What would it take to really get global philanthropy going?

Andrew Milner

In its December 2004 edition, Alliance held a roundtable on increasing global philanthropy with a panel of respondents involved in the field from around the world. From the ensuing debate, two things stood out most clearly: the need to create a new culture of giving among individuals, and the need to make it easier for them to give, both by simplifying the process and by assuring them that their donations are going to reliable groups. Panellists made a number of suggestions on how to do this, ranging from peer influence to the use of internet ‘brokerages’ through which givers could be put in touch with recipients. The potential of tax incentives and diaspora giving were also explored.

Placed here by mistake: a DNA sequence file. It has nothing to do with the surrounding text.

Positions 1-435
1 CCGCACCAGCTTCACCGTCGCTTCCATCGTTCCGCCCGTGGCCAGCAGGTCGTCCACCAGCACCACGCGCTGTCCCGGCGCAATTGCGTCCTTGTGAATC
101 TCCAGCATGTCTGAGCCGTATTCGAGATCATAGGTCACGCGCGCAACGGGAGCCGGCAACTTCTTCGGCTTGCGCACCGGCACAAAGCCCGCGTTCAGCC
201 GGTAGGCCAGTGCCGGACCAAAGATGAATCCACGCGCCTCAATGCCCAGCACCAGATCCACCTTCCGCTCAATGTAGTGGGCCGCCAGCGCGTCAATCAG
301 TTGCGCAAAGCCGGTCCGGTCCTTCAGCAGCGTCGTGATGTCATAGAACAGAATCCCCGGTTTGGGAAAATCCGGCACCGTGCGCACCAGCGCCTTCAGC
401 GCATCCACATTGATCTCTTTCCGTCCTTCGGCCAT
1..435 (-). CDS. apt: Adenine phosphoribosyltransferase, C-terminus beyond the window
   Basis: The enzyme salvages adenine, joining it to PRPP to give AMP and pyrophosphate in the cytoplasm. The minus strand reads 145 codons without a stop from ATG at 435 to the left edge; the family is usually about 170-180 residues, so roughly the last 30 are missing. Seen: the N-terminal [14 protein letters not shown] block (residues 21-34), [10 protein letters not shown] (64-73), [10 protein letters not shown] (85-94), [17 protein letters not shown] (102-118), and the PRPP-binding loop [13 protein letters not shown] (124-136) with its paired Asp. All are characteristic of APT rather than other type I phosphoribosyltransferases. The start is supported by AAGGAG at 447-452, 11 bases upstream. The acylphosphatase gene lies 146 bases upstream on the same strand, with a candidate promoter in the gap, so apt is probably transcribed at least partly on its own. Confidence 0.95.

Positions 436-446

These deliberations formed the basis of a subsequent online discussion hosted by Social Edge in February, but by this time a massive new element had been added to the debate – the tsunami. Would it be the stimulus for a new phase of increased global giving, with internet portals playing a key role, or would the massive philanthropic urge subside once the disaster had disappeared from the world’s front pages and from public consciousness? The following is a brief survey of what the discussion participants thought about these and related questions.

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